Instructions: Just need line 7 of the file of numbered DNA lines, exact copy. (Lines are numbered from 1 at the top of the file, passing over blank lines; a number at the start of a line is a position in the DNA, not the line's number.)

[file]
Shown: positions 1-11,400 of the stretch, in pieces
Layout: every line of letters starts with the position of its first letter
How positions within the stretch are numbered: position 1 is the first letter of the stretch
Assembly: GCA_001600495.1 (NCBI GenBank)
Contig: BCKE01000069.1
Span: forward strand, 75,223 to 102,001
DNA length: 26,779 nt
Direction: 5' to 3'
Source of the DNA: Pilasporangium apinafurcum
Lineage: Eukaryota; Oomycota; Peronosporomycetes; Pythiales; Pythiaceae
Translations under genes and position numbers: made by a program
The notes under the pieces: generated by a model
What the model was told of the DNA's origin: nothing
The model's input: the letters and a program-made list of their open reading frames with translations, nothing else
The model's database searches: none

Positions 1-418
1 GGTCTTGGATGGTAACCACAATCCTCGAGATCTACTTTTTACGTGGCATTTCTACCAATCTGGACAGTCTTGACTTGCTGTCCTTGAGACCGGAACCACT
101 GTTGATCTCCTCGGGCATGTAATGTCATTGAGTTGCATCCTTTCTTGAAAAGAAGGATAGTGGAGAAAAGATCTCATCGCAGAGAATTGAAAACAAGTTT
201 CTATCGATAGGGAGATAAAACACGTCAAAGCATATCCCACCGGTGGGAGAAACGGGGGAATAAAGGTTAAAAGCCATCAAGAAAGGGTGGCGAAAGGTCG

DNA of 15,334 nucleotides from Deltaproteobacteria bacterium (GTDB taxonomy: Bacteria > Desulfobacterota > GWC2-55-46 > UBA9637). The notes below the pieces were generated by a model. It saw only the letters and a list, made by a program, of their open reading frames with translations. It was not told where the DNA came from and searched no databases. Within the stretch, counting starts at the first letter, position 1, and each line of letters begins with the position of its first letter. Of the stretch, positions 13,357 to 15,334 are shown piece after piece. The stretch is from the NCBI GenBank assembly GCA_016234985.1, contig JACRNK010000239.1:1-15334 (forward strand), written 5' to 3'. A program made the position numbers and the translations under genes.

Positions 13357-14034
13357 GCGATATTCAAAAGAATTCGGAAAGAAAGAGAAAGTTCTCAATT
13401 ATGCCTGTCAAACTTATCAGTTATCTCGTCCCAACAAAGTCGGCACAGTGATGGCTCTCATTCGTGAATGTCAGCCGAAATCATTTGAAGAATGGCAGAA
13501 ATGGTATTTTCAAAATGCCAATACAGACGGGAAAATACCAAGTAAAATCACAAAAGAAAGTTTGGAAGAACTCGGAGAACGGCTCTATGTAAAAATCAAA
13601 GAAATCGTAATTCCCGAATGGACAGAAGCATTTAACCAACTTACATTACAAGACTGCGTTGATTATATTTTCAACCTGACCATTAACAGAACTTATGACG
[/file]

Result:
DNA length: 26,779 nt